I never took trusts and estates in law school because I thought it would be boring. Had I known that there were cases like In the Matter of The Will of E. Warren Bradway, then I might have felt differently. The Appellate Division's opinion in that case begins: "This appeal arises out of a dispute concerning a holographic codicil to a will, written with the blood of the decedent, E. Warren Bradway." If you are intrigued, and how could you not be, please read on.
In Bradway, decedent was in a long-term relationship with defendant. They lived together and filed documents with the Philadelphia Commission on Human Relations recognizing their relationship as life partners. While they were together, decedent executed a will that named defendant as his primary beneficiary and executor of his estate.
Three years after executing the will, the relationship ended. Both decedent and defendant moved on to new relationships. Decedent filed a certified life partnership termination statement with the Philadelphia Commission on Human Relations and, on the same day, drafted a one-page codicil to his will. The codicil named decedent's new partner as his primary beneficiary and executor by directing that all references to defendant in the prior will be replaced with his new partner's name. Oh, and decedent "drafted the codicil using his own blood as ink."
Two years after drafting the codicil, and while still living with his new partner, decedent passed away unexpectedly. Decedent's estate filed an action to admit his will and codicil to probate. Defendant responded by contesting the validity of the codicil. Each side retained experts to examine the blood and the handwriting on the codicil. Each of these experts testified at trial. The experts did not have a DNA sample from decedent, so they compared the DNA extracted from the blood on the codicil to DNA extracted from the blood of decedent's two brothers. Decedent's expert concluded that there was a 99.9999% probability that the blood on the codicil came from a full sibling of decedent's brothers. Defendant's expert claimed that the DNA in the blood on the codicil "reflected mixed-source profiles that came from more than one contributor." But, she nonetheless acknowledged that "the major contributor of the DNA was a full-sibling of decedent's brothers, and that the mixed-source profiles may have been caused by transfer of DNA left by others who handled the codicil prior to her analysis." Decedent had no brothers other than the two who provided DNA samples to the experts, therefore both experts effectively agreed that the blood on the codicil was decedent's blood.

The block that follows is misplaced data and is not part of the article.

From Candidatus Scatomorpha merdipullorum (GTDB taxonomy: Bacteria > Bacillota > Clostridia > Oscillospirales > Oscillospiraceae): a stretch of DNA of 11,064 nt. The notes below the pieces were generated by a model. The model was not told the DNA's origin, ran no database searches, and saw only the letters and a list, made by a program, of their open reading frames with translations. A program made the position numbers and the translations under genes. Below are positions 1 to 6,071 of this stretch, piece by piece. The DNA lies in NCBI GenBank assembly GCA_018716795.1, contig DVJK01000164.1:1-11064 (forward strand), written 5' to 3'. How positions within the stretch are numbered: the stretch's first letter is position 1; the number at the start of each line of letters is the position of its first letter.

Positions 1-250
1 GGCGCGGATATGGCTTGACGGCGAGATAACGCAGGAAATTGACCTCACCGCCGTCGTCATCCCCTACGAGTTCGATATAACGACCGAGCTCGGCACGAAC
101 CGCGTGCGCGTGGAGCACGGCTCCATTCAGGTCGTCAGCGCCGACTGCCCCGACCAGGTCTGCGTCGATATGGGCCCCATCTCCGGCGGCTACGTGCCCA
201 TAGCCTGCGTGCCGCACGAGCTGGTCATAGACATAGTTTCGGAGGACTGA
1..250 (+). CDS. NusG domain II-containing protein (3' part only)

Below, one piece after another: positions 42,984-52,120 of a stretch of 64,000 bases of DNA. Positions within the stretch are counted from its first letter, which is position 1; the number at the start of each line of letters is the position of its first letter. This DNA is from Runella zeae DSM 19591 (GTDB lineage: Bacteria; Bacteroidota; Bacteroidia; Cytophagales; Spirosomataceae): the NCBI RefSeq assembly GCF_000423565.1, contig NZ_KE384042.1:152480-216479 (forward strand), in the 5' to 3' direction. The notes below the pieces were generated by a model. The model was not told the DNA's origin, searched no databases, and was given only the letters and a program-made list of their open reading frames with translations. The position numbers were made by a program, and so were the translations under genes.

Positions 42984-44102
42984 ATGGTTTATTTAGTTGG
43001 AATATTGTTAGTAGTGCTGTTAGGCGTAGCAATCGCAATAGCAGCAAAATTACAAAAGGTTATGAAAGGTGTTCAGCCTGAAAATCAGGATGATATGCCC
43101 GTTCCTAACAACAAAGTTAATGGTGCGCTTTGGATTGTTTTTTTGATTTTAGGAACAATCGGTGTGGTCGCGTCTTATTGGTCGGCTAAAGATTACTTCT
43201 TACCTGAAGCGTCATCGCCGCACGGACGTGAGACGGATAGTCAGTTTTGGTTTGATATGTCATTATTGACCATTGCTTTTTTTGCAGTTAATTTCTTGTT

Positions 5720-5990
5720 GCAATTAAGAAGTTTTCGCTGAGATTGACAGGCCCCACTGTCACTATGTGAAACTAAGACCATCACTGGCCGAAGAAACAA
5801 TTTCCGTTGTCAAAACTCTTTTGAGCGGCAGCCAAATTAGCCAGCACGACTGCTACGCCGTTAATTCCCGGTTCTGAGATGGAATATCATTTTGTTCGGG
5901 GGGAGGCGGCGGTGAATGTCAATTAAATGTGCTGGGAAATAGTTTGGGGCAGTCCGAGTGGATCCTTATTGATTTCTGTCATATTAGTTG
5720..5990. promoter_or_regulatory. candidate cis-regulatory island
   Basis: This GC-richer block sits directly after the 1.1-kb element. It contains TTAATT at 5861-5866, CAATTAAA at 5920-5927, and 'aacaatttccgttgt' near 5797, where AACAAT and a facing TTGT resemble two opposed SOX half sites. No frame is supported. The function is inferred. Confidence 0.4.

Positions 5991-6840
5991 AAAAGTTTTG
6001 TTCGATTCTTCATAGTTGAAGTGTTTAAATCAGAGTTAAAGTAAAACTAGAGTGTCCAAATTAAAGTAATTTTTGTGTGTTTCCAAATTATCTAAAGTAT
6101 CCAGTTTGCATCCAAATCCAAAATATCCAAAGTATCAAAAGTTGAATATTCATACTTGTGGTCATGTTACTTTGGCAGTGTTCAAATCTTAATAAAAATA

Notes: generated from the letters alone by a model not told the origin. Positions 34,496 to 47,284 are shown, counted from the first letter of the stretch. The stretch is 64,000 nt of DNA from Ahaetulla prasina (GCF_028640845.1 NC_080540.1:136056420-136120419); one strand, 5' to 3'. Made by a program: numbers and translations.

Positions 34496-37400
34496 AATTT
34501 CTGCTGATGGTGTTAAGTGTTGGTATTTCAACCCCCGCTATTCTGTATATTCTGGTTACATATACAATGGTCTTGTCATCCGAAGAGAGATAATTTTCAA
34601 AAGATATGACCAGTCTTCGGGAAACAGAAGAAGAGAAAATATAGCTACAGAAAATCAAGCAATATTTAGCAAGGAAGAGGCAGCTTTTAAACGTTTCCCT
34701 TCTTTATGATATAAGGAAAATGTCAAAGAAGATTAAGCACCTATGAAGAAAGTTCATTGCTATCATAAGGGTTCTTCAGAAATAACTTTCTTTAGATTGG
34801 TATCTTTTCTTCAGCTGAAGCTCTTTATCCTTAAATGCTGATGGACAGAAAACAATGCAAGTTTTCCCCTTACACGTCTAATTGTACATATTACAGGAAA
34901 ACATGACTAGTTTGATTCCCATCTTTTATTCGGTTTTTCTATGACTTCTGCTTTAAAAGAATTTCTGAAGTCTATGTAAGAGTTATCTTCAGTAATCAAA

The handwriting experts also agreed that the signature on the codicil was decedent's signature. But defendant's expert opined that he "could not rule out that the signature had been placed there by a 'robotic machine' or 'cut-and-paste'" after decedent died.